Wednesday, September 12, 2007




The sticky, sweet, golden, dripping delight associated with both Rosh Hashana (apples and honey) and Israel (the land of milk and honey).

And current events as well. Wasn't there a major archaeological discovery this week about bee-keeping in the Holy Land?

Last night, as I joined the Upper West Side Jewish cocktail party that was Fairway, I chose two jars of honey for my Rosh Hashana table: a overpriced number from Spain via San Francisco and an overpriced number from New Zealand, whipped to a buttery consistency and color.


Everyone knows that Jews dip apples and challah into honey on Rosh Hashana so we will have a sweet year.

Shana Tova, Shana Metuka
, we wish one another in the days leading up to the festival.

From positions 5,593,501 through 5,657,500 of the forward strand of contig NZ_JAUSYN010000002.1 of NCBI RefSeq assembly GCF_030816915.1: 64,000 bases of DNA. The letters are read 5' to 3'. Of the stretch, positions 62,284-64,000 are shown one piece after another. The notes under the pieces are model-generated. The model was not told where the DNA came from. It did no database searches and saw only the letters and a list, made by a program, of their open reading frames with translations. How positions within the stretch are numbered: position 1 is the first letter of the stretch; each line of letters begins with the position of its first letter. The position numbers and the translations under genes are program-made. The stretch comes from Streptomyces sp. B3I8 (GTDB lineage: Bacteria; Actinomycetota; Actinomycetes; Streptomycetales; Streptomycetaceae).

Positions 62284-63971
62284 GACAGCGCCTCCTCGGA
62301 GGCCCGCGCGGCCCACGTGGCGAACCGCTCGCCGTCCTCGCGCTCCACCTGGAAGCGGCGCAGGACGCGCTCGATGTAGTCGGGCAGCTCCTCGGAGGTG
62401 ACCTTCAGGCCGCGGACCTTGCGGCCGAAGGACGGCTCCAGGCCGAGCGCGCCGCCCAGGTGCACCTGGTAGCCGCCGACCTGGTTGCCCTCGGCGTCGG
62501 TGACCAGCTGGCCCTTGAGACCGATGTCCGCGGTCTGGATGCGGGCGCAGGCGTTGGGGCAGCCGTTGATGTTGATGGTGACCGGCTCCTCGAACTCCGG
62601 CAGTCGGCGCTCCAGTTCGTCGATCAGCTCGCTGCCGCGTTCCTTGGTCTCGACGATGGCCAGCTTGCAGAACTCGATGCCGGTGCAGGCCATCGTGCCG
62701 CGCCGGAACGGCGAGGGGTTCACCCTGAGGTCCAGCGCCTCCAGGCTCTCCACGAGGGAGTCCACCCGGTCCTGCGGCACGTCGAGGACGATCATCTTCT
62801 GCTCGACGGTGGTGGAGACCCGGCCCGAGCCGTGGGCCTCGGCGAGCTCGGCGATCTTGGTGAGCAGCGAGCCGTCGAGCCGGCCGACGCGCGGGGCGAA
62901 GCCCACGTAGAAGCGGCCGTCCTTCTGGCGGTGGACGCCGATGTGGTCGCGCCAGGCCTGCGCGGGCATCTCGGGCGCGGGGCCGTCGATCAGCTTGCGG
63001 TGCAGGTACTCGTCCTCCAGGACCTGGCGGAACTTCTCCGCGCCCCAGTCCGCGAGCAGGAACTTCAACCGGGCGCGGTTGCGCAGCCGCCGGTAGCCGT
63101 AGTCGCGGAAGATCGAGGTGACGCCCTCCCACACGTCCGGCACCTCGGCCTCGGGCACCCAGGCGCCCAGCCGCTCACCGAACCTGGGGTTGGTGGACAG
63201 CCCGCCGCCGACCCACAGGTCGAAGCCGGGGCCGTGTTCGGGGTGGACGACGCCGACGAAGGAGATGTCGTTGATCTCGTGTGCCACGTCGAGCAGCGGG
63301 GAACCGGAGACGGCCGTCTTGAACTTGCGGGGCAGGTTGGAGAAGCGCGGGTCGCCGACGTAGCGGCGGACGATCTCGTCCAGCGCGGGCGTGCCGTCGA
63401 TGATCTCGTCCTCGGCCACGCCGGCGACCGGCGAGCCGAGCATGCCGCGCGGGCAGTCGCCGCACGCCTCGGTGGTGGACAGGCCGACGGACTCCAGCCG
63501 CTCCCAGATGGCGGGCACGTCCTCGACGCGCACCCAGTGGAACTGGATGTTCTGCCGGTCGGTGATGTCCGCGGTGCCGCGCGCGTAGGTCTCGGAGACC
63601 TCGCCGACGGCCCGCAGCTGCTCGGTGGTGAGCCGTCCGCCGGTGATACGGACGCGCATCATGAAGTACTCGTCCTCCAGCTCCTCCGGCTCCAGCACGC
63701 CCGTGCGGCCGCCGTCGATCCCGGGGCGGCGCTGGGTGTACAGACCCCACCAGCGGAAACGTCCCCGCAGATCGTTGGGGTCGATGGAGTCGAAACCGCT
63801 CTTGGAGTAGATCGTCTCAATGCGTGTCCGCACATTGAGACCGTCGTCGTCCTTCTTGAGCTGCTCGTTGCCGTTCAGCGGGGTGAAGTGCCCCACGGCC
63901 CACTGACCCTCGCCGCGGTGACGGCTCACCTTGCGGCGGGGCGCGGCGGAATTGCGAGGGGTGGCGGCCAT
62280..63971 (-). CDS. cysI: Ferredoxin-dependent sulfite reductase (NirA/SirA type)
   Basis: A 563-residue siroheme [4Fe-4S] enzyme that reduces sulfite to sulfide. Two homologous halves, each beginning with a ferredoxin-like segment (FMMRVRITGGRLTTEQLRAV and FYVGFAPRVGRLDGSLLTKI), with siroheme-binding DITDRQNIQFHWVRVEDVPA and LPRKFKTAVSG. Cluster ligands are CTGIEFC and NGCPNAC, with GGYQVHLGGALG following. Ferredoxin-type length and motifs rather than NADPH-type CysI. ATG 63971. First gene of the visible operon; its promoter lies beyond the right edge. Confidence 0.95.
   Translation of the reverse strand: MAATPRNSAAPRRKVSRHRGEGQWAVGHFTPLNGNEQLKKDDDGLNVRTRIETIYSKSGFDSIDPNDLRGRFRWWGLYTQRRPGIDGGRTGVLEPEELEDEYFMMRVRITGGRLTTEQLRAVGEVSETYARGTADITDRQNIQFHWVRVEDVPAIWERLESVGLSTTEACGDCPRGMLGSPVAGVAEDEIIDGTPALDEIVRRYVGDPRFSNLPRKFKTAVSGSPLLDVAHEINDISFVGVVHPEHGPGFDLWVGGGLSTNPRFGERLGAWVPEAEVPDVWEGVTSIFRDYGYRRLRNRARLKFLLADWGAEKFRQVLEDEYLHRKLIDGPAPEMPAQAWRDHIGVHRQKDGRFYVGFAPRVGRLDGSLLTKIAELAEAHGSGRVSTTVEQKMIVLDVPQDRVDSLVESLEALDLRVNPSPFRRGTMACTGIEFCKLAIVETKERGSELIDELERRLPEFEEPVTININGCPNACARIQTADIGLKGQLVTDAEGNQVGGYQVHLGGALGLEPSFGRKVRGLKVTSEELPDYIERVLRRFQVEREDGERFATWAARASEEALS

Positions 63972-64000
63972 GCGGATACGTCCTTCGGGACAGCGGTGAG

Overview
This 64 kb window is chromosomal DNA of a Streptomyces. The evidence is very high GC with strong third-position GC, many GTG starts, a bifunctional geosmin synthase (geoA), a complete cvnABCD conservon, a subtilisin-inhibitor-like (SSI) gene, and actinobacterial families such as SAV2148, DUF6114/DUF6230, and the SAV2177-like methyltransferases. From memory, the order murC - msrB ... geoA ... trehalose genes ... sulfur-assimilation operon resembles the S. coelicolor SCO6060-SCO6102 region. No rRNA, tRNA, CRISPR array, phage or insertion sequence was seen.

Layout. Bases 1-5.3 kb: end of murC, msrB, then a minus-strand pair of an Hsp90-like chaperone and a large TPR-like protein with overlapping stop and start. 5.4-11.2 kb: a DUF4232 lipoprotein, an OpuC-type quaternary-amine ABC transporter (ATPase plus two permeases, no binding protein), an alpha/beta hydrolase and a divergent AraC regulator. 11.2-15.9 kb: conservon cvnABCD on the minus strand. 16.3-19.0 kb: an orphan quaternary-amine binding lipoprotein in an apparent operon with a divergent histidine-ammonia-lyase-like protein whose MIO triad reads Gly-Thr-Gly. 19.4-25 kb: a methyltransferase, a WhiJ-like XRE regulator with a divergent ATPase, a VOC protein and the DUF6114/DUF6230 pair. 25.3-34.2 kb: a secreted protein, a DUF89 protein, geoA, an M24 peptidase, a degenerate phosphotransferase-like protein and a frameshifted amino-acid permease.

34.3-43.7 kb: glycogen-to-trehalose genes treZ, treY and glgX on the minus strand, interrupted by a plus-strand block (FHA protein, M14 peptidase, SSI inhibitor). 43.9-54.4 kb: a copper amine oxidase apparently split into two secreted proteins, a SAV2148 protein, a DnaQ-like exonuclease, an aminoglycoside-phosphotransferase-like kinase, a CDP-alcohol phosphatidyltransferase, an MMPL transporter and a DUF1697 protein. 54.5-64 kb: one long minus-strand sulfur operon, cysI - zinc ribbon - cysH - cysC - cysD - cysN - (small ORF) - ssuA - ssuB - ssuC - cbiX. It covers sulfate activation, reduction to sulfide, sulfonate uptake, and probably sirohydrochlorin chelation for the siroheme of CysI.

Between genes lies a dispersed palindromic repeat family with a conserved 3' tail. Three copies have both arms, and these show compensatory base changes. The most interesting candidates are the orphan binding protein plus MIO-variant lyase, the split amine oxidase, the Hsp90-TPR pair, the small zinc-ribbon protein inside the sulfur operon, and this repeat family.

A good year. A sweet year.

We Jews believe that you are what you eat.

You eat kosher, you lead a kosher life.

We stay away from eating animals that are predators, for instance, for we do not wish to become predatory ourselves.

Naturally, not all kosher-eaters lead kosher lives.

And not everyone who dips their apples in honey has a sweet year. Jews have known many bitter years, bitter decades, bitter centuries.

The taste of Rosh Hashana honey is tempered always by Passover's salt water in our yearly rituals.

Still, we give sweetness a chance. Especially at the start of the year, ten days before the gates of heaven open on Yom Kippur and we get a chance to petition God on high.

So, if there is any mystical power to honey, I say -- bring it on!

Increase the dosage.

Make honey a habit.

Welcome honey into your life.

Let honey drip from the walls of your home, from your door-posts, between your eyes and down the length of your body.

Honey belongs not only on your dining room table, but in your bedroom as well. Shana Tova u' Metuka!

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